The Washington federal trial judge presiding over the Roger Clemens prosecution said today in court he may restrict the testimony of three former baseball players regarding their claims a key government witness injected them with performance enhancing drugs.
Judge Reggie Walton of U.S. District Court for the District of Columbia said the testimony of the former players, including Andy Pettitte, could be unfair to Clemens, who is charged with lying about his use of drugs during his Major League Baseball career.
Clemens was in court this morning in Washington for a motions hearing as the prosecution and defense lawyers fought over the scope of the government’s case. The heart of the defense is the contention that Clemens’ former trainer, Brian McNamee, is lying about injecting Clemens with drugs.
Prosecutors said the testimony from Pettitte and other players about their interaction with McNamee is central to the argument that Clemens is lying when he claimed he did not know the substance McNamee injected into him was a banned drug.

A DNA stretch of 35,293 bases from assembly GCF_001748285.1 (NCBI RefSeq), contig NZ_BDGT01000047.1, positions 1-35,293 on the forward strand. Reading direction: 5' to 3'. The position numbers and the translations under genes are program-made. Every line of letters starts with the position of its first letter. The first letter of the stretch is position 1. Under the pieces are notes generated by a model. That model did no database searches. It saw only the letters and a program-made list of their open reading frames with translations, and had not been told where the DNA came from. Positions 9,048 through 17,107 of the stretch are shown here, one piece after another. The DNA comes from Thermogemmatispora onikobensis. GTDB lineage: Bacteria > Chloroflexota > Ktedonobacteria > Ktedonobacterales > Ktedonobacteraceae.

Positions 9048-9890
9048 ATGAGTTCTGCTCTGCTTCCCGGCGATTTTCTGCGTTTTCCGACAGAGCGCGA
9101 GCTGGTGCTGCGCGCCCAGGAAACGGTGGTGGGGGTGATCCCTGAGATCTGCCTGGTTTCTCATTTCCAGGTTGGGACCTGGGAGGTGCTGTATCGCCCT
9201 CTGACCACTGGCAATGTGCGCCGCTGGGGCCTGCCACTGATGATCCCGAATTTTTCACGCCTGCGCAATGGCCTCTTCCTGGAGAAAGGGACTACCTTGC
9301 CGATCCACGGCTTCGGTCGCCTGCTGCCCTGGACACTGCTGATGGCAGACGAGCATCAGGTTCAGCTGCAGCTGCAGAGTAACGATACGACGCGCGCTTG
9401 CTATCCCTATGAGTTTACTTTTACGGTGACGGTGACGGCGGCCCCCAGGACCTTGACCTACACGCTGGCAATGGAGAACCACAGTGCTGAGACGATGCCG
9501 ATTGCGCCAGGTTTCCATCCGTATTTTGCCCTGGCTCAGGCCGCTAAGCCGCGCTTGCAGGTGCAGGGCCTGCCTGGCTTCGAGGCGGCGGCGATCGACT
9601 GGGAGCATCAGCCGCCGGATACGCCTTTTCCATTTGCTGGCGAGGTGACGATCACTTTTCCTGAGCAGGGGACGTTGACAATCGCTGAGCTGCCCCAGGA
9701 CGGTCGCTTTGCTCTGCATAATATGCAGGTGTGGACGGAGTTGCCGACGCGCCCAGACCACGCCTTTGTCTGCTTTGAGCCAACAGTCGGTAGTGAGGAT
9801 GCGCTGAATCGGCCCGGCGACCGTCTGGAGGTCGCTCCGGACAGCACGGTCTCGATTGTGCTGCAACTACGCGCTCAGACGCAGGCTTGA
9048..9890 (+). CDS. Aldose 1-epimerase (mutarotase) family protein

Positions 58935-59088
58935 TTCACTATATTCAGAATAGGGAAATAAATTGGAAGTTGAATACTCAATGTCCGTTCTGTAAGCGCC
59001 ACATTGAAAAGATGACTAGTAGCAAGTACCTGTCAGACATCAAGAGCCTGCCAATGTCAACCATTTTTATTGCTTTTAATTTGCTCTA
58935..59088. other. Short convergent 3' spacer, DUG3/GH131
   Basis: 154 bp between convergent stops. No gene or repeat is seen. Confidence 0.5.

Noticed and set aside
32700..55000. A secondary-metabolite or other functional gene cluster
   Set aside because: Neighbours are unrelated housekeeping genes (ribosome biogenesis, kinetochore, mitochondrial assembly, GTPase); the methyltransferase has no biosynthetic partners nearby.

An assistant U.S. attorney, Steven Durham, said the testimony from the players corroborates statements from McNamee, the government's chief witness.
Walton, however, expressed concern that jurors could unfairly believe that just because other players thought they were receiving a performance enhancing drug, Clemens had the same knowledge, too. Walton said there’s a “significant potential” such testimony would unduly prejudice Clemens.
Another issue that came up today centered on a defense request to present to jurors the audio of a deposition Clemens gave to congressional investigators before his testimony in February 2008.
The government has been unable to get a copy of the audio recording from the House of Representatives. Durham said the House considers the audio “proprietary.” Prosecutors acquired a transcript.
Russell Hardin Jr., Clemens’ lead defense attorney, said he wants jurors to hear Clemens’ voice, his tone, in answering questions during the deposition. Hardin called access to the audio a “lurking” due process issue. The inability to get a copy, Walton said, could present an appellate issue and delay the start of the trial.
Walton does not use a jury questionnaire. He said today he will give the lawyers ample time to question prospective jurors over the next several days. Jury selection was scheduled to begin Wednesday.